Feature Article - October 2008
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Hit The Trails

Building Active & Vital Communities

By Dana Carman

In North Carolina, the American Tobacco Trail (ATT) is a 22-plus-mile rails-to-trails project located in the Triangle Region and crossing through Durham; Chatham, Durham and Wake counties; the planning jurisdictions of the towns of Carey and Apex; and the Lake Jordan project land of the U.S. Army Corps of Engineers. Bussey, as part of Triangle Trails Rails to Trails Conservancy, a volunteer advocacy group, said that when the ATT was constructed it was the only regional project going on in the Triangle except for the airport, bringing together many different planners, staff and government organizations. Each area is responsible for its part of the construction, but along the way there have been additional partnerships, such as Chatham County partnering with Wake County to do some engineering studies.

Portland Trails in Maine works with many different partners, such as city planners, developers, health organizations, schools and communities, to continue working toward its goal of 50 miles of trails. Executive Director Nan Cumming said these partnerships are mutually beneficial, and Portland Trails also counts numerous local businesses and residents among its supporters in large part because the 32 miles of trails at present "…ranks really highly with young professionals as what they want in their communities," Cumming said. "It attracts good employees to a lot of the businesses and brings in more people who want to settle here."

While each example of partnership differs slightly, what's worth noting is that when it comes to trails, various types of groups and organizations share a stake, from schools to insurance companies. Each member of any given community should be aware of trails' impact.

Paddle Away

Perhaps less commonly thought of when discussing trails but trails nonetheless are water trails. The American Canoe Association (ACA) maintains a database of water trails in the United States. Paul Sanford, director of Stewardship and Public Policy with the ACA, said there are more than 400 water trails nationally and the ACA's database lists about 90 percent of them.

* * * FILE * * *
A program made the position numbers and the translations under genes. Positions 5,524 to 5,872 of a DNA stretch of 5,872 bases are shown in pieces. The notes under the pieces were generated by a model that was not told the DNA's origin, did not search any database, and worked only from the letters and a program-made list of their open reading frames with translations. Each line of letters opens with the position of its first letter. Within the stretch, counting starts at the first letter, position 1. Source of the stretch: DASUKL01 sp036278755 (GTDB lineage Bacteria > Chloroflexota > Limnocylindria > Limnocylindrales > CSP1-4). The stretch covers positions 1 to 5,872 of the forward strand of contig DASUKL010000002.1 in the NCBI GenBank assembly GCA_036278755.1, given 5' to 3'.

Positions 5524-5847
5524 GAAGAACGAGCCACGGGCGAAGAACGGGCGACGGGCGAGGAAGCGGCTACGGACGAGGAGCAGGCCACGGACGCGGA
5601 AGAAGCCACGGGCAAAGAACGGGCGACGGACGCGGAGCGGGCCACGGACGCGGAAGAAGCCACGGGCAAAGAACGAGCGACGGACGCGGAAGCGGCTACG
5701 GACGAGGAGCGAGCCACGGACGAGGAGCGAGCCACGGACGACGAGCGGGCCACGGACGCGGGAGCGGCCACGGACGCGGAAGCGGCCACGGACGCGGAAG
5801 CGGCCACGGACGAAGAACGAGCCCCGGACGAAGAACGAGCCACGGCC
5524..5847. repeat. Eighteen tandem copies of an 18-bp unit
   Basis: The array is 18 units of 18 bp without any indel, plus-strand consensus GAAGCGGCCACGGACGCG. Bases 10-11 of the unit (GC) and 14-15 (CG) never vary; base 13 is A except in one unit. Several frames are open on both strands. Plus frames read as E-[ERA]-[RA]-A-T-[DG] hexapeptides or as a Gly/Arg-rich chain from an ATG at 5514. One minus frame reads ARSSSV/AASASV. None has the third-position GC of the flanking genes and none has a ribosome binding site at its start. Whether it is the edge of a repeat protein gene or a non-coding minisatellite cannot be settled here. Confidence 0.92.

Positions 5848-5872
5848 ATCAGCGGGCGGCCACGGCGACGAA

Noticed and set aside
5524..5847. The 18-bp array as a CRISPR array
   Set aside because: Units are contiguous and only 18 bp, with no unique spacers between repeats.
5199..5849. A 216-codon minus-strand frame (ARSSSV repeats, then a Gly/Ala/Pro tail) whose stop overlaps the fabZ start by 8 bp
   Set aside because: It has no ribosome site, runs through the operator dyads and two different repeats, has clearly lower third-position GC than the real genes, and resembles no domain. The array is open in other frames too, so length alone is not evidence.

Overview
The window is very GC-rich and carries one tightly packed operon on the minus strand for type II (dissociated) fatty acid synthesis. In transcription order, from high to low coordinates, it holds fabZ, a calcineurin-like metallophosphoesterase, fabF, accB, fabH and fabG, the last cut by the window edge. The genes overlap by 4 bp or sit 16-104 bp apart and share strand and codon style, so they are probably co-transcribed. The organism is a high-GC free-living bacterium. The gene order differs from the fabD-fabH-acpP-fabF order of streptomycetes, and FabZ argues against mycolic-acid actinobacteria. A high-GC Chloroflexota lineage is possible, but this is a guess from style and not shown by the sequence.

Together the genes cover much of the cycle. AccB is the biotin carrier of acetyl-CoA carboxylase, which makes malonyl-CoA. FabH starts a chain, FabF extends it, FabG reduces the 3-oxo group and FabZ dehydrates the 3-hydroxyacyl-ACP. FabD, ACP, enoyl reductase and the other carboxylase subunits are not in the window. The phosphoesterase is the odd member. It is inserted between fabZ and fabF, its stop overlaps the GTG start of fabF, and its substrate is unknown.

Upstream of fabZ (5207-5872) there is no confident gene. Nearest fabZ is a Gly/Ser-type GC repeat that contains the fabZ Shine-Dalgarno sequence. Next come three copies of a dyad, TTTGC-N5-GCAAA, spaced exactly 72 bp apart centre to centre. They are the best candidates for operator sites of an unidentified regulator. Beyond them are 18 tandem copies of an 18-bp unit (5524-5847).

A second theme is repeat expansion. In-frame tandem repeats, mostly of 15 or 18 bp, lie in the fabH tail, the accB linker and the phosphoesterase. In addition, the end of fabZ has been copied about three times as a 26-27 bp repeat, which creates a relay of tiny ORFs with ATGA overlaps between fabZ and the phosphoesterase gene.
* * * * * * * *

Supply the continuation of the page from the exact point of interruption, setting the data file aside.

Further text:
One such trail is the Alabama Scenic Water Trail, a 631-mile trail in Alabama. "It is the longest water trail in any one state," said Thornton Clark, vice president. Clark said the trail was the brainchild of Fred Couch. There are campgrounds along the way as it follows seven rivers and two creeks through a wide variety of beautiful scenery. Clark characterizes the trail as flat water and easily paddled with the exception of six miles where there are three very brief stretches of white water, which he says can be paddled by an intermediate paddler. To date, many sections of the trail have been paddled but no one has done the whole thing. The first to do so will receive The 631 Prize, including $1,000. At press time, paddlers were not allowed to start before Oct. 1 and had to resister on the Web site at www.alabamascenicrivertrail.com. More information on the trail is also available on the Web site. To access the American Canoe Association's water trails database, visit www.americancanoe.org.